http://1000words.kodak.com/ The Kodak employee photoblog. Sometimes they have fun projects or good tips.
I have to confess: I have a tiny little crush on Neil Gaiman. I know, I know–it’s almost trite for girls to become fans of Gaiman’s as soon as they read his Sandman comic book series, but that’s what happened to me. In my defense, I’m not one of those creepy goth fangirls. I just…you know…think he’s pretty talented and dreamy!
Neverwhere was originally a TV series that Gaiman wrote for the BBC and later adapted into a novel in the 90s. I’ve read most of Gaiman’s other works but only got around to reading Neverwhere after receiving it for Christmas.(Thanks K. and M!) I enjoyed it quite a bit.
Here’s a plot summary from Wikipedia:
The plot of Neverwhere centres around Richard Mayhew, an average Londoner who encounters an injured girl named Door on the street one night. Despite his girlfriend’s protests he decides to help her, but that unfortunately also means that he suddenly ceases to exist for regular people and becomes real only to the denizens of ‘London Below’, whose inhabitants are generally invisible and nonexistent to the people of ‘London Above’. He loses his house, his job and nearly his mind as he travels London Below in an attempt to make sense out of it all, find a way back, and helps Door survive as she is hunted down by hired assassins.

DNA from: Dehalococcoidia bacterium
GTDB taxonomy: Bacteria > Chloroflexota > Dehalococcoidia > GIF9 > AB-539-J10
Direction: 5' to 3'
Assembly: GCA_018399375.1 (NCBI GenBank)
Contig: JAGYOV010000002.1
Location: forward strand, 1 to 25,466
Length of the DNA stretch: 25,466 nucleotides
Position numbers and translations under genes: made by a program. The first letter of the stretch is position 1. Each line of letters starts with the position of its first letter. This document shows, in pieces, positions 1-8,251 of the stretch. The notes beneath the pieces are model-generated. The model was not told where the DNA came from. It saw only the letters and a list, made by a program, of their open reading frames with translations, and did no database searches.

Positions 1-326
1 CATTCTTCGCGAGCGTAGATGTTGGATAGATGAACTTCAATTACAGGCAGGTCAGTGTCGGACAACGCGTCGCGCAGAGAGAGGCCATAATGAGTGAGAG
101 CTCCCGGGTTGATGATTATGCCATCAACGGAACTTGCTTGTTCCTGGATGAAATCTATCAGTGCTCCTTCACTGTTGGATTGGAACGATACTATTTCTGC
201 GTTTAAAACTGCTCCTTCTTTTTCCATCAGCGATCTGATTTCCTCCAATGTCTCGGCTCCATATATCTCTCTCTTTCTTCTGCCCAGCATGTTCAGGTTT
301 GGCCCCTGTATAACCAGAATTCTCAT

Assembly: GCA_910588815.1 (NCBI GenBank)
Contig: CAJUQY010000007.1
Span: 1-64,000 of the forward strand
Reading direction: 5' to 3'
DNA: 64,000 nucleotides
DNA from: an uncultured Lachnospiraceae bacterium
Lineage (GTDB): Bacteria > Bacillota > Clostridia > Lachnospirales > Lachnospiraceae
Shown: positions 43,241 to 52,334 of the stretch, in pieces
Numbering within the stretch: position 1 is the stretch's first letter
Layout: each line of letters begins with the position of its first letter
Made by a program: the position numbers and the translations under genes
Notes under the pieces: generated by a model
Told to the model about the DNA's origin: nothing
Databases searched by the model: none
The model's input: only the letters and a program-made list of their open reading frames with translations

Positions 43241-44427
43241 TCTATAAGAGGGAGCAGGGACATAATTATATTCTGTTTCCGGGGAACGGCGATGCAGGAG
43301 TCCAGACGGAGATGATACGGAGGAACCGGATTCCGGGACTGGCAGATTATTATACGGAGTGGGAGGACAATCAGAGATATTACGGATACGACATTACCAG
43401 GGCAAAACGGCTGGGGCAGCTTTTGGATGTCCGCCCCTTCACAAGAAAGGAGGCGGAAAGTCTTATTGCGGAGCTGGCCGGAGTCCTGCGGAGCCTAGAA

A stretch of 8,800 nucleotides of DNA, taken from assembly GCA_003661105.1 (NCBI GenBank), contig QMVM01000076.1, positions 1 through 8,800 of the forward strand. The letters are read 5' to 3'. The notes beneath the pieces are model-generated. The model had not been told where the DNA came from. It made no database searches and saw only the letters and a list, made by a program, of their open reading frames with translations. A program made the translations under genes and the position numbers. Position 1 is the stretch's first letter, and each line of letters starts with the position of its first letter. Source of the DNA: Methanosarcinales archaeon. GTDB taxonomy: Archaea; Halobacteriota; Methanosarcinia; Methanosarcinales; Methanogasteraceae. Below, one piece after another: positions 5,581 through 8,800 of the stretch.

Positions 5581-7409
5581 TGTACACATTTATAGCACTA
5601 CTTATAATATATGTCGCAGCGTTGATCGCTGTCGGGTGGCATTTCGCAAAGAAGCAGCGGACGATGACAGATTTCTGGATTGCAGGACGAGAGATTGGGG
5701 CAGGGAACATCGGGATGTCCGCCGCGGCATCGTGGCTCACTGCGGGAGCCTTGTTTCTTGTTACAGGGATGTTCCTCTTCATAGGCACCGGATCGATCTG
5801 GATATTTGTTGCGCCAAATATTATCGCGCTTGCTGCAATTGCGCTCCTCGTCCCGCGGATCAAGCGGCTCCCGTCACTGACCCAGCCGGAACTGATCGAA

Gaiman’s writing usually incorporates mythological and fantastical elements, but does so in an organic way. These elements add a timelessness to the story that contrasts with, and compliments, the setting of contemporary London. I know that some people are turned off by the idea of reading fantasy, but this book isn’t really Fantasy with a capital-F. It’s pretty accessible and I think that most people would enjoy it. It’s funny, creepy, sad, romantic, and well-written.
And besides, the author’s dreamy!